Are We Watching the Movie or Training for Work?

  Watching movies with my firefighter is often a test of will for me. I’m not a sappy kind of woman who wants her romance movies, a box of chocolates and a handful of tissues to make it through our couples movie time. I’d take the chocolates...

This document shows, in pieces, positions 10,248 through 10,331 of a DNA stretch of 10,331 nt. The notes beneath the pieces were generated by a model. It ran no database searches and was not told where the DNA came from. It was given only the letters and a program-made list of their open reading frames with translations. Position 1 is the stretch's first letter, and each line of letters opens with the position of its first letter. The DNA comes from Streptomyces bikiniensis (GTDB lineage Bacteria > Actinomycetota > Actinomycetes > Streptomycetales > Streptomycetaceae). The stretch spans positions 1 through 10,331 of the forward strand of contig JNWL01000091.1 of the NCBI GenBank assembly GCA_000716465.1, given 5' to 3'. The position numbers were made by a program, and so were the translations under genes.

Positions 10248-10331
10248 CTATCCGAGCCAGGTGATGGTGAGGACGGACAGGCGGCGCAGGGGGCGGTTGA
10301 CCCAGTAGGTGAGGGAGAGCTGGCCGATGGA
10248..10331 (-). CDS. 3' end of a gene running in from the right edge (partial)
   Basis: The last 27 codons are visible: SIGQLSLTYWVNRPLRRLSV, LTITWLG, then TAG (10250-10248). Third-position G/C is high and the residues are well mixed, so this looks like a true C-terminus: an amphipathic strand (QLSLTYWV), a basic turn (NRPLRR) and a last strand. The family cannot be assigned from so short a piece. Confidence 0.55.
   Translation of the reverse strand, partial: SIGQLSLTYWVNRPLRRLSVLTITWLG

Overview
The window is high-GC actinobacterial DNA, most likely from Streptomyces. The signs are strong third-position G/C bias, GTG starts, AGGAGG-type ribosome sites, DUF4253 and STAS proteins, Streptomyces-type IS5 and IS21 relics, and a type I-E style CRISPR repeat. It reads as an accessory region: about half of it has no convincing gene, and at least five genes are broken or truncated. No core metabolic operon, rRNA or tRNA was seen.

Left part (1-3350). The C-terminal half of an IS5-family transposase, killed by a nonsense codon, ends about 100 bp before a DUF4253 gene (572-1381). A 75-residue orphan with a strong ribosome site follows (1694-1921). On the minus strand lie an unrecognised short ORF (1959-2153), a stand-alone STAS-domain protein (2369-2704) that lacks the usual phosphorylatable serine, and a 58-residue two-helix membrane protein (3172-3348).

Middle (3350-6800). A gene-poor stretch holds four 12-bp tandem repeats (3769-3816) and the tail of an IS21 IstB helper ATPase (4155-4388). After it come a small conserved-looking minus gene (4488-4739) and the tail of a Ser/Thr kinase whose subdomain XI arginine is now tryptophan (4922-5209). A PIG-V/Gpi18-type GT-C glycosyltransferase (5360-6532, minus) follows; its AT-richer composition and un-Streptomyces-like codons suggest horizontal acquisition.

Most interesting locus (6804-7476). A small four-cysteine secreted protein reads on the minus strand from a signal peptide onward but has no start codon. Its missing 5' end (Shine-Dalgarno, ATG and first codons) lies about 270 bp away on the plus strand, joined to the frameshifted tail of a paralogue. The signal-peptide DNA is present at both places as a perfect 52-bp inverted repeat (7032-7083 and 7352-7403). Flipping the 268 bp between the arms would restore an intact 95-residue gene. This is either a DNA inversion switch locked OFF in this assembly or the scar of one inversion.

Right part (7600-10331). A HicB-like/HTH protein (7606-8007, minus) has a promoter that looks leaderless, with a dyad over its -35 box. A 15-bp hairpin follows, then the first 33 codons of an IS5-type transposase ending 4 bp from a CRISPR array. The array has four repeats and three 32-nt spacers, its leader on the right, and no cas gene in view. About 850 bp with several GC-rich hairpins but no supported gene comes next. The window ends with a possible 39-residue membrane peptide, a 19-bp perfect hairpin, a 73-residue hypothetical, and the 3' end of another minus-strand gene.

Watching movies with my firefighter is often a test of will for me. I’m not a sappy kind of woman who wants her romance movies, a box of chocolates and a handful of tissues to make it through our couples movie time. I’d take the chocolates any time, but romance and tears are best left to women who know how to use them. I’m more the action type. My husband loves this because he never has to appease me with chick flicks in an effort to win over my romantic side later in the evening. We like the same things, like war movies, action movies, comedies, documentaries and, of course, the obligatory rescue movies. Who in the rescue realm does not love movies about their beloved profession? The problem that arises is that I watch them to get my fix of Hollywood’s version of real men involved in real action; not the pasty, metros in skinny jeans that flounce around society too much these days. My husband, on the other hand, watches them to analyze and critique the details. I’m not sure why. Our living room certainly bears no resemblance to the training room at work. We don’t pause the movie and use a laser pointer to play What’s Wrong With This Picture? (although maybe I should be careful not to suggest that one) and my company is hopefully preferable to a roomful of sweaty firefighters. The final straw with my favorite medical drama was one evening as I flipped of the TV after hearing him shout, “You can’t stand in a puddle of water, in the pouring rain and shock some fool laying in two inches of standing water, with downed, sparking power lines next to your foot! That’s just stupid!” Sadly, it wasn’t that big of a loss. I never really missed the show and he didn’t get a blood pressure spike just watching TV anymore. I have just one request for him though: Please leave me Ladder 49 as a token of peace. If I can visit you at the station in your down time and believe that you actually do train hard during the day and fight fires if and when they occur, leave my heroic ideas intact for that one movie. It may be all smoke and mirrors, but just leave it be. Thanks.